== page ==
“We may fear that being in touch with our feelings will trigger an overwhelming chain reaction of pain and panic.” NA Basic Text p30
The sentence above seems to strike men more than women. I don’t like being “in touch” with my feelings. I don’t like remembering the terrible things I’ve done in the last two decades. I especially do not want to deal with unresolved issues from my past. It does cause a great deal of pain and, in my case, severe panic. But we must overcome the fear of doing our moral inventory if we expect to grow and continue in recovery.
When taking our moral inventory of ourselves, some things will come up that haven’t in a long time. These hidden things or actions most often will be painful. Because we have buried them deep within ourselves, we may inadvertently they are forgotten for a reason. That is our fear talking and not our heart.
The mind fabricates fear as a self-defense mechanism. The act of writing out our inventory sometimes intensifies that fear. We as addicts must overcome the fear of our past and what the past may or may not bring. Afterall, we are taking a thorough and fearless inventory of our character. If we are truthful in this inventory, we will be released from the bondage that keeps us in fear.
Overcoming our fears will bring us freedom. One way to overcome the fear is to ensure that your written inventory is in a safe place. Inform family members that this is your own personal diary and that it is personal. Keep with your sponsor or the trusted person you will be sharing it with anyway. We cannot allow fear to prevent us from writing out our inventory and continue in our recovery.
Remember, we are releasing ourselves from the bondage of addiction. We must be truthful and vigilante in each step of our recovery. Are you going to allow fear to keep in bondage or are you ready to break the chains of fear?
“In accordance with the principles of recovery, we try not to judge, stereotype or moralize with each other.” NA Basic Text p11
The mentality that kept me away from meetings originally was due to shame. I didn’t want to be judged, either by how much I used or what I used. I felt like perhaps I wasn’t as bad as the other addicts and therefore did not meet the requirements to be in their program. Thank God the only requirement is a desire to stop using……period. I didn’t know that at the time.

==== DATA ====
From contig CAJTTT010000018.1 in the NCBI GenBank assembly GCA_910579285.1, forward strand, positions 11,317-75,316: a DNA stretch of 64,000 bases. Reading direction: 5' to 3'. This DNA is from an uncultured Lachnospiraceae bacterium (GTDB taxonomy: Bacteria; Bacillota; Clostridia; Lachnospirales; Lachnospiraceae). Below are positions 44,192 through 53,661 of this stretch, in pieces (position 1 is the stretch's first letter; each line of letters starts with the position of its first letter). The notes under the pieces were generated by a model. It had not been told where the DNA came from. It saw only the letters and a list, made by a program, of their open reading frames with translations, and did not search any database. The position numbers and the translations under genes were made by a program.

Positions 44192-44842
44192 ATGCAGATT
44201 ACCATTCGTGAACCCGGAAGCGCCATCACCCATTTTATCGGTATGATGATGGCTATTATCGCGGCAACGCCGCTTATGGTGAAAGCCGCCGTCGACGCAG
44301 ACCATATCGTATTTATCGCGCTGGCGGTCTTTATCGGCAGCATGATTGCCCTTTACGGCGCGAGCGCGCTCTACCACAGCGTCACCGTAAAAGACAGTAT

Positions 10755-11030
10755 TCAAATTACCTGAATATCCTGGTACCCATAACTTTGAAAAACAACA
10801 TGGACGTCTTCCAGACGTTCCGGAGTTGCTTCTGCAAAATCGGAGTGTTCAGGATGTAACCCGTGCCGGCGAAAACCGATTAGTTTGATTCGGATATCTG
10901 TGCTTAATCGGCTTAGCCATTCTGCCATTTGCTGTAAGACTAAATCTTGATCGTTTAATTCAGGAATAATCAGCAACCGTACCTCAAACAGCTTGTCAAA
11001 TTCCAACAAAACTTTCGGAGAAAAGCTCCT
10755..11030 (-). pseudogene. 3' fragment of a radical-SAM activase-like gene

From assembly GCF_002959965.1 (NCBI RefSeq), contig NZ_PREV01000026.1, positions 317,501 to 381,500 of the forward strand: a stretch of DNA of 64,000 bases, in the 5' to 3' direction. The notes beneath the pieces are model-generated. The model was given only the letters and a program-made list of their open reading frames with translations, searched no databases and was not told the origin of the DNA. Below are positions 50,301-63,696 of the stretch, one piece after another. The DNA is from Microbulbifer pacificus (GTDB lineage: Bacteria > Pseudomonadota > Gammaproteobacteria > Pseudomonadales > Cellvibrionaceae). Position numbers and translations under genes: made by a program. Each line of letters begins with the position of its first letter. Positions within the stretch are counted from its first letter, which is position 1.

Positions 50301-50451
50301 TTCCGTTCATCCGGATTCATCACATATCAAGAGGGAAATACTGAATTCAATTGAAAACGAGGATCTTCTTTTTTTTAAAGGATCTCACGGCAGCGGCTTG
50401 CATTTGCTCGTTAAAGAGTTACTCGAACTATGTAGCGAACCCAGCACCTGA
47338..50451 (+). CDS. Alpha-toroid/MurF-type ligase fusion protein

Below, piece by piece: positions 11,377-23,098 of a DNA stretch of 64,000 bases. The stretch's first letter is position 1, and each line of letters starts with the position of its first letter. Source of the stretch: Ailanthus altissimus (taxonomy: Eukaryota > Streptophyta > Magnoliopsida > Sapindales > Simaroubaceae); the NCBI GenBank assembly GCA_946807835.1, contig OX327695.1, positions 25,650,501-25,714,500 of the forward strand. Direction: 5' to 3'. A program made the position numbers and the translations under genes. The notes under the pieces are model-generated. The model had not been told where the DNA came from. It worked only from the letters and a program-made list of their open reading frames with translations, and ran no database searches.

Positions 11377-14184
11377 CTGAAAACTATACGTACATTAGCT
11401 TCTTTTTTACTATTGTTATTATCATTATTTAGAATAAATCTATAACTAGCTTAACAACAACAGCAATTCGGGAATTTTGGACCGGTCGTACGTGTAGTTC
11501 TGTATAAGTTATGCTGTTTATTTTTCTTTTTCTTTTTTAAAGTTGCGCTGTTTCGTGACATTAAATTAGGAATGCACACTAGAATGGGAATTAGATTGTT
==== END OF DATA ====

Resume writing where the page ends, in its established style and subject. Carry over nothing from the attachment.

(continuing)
My first meeting was a harrowing experience. I walked in not knowing anybody in the room. A gentleman asked me my name and wanted to know if I would like coffee. We got coffee and he introduced me to some of the members. Although I was still a bit nervous, I began to think I could stay in the meeting.
We all sat down and went through the business motions of the meeting. Well, it’s what I called the business motions, but I know now it is the pulse of each meeting. We had a moment of silence for the still suffering addicts and the Serenity Prayer. We did the Seventh Tradition which is collecting the contributions that help pay for the meeting space and supplies. Then we got into the heavy stuff.
Our Chairperson decided that the meeting would be from the Just For Today book. Ironically it was todays’ message. Then the cold sweats started because people were….sharing. I am not a public speaker, nor did I have any intention of opening my mouth. But I did listen intently to the stories of the old timers and the struggles of newbies. Everybody in the room shared except for one person. Me.
I don’t know exactly what I said or if it even made sense. However, for the first time in my life I felt like I belonged to a family. I just couldn’t shut my mouth. We are family. We all suffer from the same damn disease. There is no judgment here in the rooms of NA. First of all judging is not up to us in the first place. Secondly, how can anybody judge another when we are all in the same boat. The recovery boat.
If you have not been to a meeting due to fear of being stereotyped or judged, go to a meeting today. Everyone in that meeting is just like you and I. We are recovering addicts journeying together in this life.